Facebook isn’t the only one feeling the pressure from advertisers after their stock price plummeted this week; Twitter has come under fire too. As the alternative to Facebook, they’re now feeling the squeeze to prove that they can deliver results and monetize the 340 millions Tweets sent per day.
Justin Bieber has set a new Twitter record for the most number of retweets. 200,000 users retweeted his heartbreaking tweet about 6-year-old Avalanna who died recently. The tweet trended, globally. That’s some serious Klout.
After switching to a subscription model back in 2009, all content from Times newspaper was off-limit to all but subscribers – even the Google bots were locked out. Gaining only 200,000 subscribers apparently made Murdoch see the error of his ways, and Google bots will now be allowed to crawl and index all of the content. However, Google will only be allowed to show 2 lines of the content in search results, which could prove more annoying that anything else for non-subscribers.
Klout has received investment from Microsoft, and now has serious Bing integration. Klout scores will now show up in search results on Bing’s People Who Know section. There will also be integration with Wikipedia, as Klout users with Wikipedia entries about them will now see their score soar when their page is found and selected in search.
Facebook is venturing into e-commerce as they begin testing gift sales. It’s actually quite clever, as it turns user data into gift recommendations. And it gets cleverer. The gifts can then be sent via desktop or mobile to the recipient, who will receive it as a digital card, or a physical shipment. Missing a friend and want to let me know? You can now buy them a Starbucks, just cuz.
Part of a four part series about how Journalists are using social media, beyond Facebook, ReadWriteWeb looks at how journalists are using SoundCloud in new and interesting ways. Some are using it as a platform to publish interviews, while some are using it for mobile audio editing. This makes an interesting read for anyone looking to use different platforms in new and interesting ways.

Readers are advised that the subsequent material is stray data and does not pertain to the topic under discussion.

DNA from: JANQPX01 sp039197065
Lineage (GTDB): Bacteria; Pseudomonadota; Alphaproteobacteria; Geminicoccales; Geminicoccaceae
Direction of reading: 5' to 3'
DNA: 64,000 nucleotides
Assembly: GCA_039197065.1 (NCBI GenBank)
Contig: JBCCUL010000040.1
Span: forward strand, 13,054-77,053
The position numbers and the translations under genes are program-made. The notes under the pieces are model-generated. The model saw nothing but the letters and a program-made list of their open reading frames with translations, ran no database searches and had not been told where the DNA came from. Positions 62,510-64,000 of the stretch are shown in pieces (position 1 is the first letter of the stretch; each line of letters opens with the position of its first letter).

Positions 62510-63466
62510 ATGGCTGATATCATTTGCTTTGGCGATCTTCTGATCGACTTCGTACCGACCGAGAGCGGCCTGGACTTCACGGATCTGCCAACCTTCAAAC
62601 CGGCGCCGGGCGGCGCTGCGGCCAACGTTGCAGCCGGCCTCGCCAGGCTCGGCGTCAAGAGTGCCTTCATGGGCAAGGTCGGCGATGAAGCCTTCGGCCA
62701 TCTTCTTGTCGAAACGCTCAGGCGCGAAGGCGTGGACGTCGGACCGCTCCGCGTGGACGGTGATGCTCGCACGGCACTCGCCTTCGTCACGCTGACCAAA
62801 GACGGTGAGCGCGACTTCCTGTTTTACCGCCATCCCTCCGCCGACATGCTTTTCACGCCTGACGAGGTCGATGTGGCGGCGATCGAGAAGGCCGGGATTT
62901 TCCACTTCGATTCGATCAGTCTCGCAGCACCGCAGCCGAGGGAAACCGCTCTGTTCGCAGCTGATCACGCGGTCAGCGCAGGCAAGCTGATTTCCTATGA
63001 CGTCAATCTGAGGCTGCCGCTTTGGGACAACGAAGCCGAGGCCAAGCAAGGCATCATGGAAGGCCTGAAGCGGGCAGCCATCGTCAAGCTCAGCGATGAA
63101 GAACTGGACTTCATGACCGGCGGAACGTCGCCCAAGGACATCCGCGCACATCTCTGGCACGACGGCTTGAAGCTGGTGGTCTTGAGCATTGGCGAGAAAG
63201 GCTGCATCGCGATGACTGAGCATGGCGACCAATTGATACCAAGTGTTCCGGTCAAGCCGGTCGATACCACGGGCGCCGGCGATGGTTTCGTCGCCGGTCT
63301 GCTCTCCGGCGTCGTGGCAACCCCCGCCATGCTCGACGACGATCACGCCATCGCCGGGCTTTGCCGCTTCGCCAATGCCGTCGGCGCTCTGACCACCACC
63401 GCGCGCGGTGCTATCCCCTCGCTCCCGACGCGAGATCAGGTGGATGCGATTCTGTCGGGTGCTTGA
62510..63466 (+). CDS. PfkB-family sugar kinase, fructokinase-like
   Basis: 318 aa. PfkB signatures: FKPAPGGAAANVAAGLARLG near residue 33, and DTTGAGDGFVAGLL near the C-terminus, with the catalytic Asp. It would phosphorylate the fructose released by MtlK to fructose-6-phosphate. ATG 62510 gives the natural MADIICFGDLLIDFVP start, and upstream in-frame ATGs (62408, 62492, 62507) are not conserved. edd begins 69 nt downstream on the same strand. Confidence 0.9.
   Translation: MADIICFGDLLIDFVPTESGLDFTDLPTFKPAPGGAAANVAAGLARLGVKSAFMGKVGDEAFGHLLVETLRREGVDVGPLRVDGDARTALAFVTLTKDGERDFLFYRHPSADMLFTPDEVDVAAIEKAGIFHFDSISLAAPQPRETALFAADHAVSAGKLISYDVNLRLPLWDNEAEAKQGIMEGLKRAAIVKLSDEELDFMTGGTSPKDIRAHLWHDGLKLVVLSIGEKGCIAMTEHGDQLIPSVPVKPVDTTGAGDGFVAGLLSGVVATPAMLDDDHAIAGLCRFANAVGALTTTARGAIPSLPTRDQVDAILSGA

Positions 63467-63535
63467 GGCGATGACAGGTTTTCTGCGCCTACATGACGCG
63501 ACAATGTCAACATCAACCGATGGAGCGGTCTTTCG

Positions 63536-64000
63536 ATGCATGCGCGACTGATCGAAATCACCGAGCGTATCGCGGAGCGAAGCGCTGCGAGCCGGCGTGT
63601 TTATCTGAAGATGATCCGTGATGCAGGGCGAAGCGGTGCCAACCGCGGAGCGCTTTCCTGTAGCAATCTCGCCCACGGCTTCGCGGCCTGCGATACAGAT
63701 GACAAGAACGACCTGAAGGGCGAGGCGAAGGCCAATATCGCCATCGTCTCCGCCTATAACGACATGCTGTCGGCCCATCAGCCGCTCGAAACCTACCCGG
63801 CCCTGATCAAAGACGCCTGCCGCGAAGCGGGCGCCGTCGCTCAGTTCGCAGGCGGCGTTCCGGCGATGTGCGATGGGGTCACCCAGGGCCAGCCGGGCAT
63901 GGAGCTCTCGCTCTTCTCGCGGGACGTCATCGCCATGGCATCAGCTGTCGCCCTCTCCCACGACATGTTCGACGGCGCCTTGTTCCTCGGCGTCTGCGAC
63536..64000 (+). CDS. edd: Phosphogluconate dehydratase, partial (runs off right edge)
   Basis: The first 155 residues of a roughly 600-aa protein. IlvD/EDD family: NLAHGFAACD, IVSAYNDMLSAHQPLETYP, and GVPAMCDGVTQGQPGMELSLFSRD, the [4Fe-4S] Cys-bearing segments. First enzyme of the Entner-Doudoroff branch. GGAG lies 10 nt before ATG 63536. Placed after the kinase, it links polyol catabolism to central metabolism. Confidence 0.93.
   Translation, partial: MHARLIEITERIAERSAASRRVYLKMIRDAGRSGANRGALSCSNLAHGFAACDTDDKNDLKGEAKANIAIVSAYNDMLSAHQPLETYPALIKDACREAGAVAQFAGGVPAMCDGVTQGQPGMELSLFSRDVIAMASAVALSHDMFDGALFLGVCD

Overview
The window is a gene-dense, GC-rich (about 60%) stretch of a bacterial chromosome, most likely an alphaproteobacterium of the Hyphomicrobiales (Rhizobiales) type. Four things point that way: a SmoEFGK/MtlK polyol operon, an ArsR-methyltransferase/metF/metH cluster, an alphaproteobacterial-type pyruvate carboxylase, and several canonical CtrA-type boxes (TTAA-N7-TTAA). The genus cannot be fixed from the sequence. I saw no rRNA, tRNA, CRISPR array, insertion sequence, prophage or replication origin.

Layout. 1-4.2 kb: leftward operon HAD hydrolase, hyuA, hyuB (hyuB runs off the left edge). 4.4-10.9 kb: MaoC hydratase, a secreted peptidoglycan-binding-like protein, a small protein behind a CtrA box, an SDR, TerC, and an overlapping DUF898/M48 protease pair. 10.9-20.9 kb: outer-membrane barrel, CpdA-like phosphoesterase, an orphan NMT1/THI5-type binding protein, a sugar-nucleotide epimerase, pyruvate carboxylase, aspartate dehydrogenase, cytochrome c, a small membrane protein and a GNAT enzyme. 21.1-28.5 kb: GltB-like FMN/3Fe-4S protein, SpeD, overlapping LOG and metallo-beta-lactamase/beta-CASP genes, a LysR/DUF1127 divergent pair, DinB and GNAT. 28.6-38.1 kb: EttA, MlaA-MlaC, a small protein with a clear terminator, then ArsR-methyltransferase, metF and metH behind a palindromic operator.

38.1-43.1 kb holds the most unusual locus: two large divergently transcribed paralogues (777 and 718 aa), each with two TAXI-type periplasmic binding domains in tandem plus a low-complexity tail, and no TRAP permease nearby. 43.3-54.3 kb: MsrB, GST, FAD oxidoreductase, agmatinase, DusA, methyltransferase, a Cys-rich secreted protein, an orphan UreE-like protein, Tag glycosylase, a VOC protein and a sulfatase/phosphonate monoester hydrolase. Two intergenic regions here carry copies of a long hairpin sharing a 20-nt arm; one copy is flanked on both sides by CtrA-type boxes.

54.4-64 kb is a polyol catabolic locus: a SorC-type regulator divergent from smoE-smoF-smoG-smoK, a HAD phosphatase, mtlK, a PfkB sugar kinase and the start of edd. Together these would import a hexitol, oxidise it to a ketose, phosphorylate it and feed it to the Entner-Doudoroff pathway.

And finally, if you’re struggling to connect with your audience via social media or direct marketing, have you thought about making your communications more humorous? According to Social Media Explorer, this can work for B2B marketing too. One method of incorporating this is to separate work time from play time. By posting funny things at the weekends, you’re showing your playful side, without compromising your usual serious marketing communications.
Here’s a rather odd video to get you started, and my viral video prediction of the week…
Stumbling upon the news that Microsoft has ventured into the world of social networking is guaranteed to leave a bad taste in your mouth. Not that I have anything against Microsoft, or Bing, I actually love the new Bing layout. It’s just that Microsoft feels intrinsically uncool, it’s like the dorky dad of the Internet.
Based on looks alone, so.cl is quite obviously Microsoft branded, with the distinctive square stock photographs with thick white borders. And how exactly are we pronouncing So.cl? I refuse to pronounce it as ‘social’ until I see a few more vowels in there.
So.cl isn’t strictly a social network, it’s been described as the Frankenstein’s monster of the social networking world. Microsoft have taken the most successful aspects of each social network and mashed them up to create one sharing/ discovery tool which revolves around Bing search. You can ‘Pin’ like you’re on Pinterest, ‘Like’ like you’re on Facebook, ‘hangout’ like you’re on Google+ and Tweet like you’re on Twitter.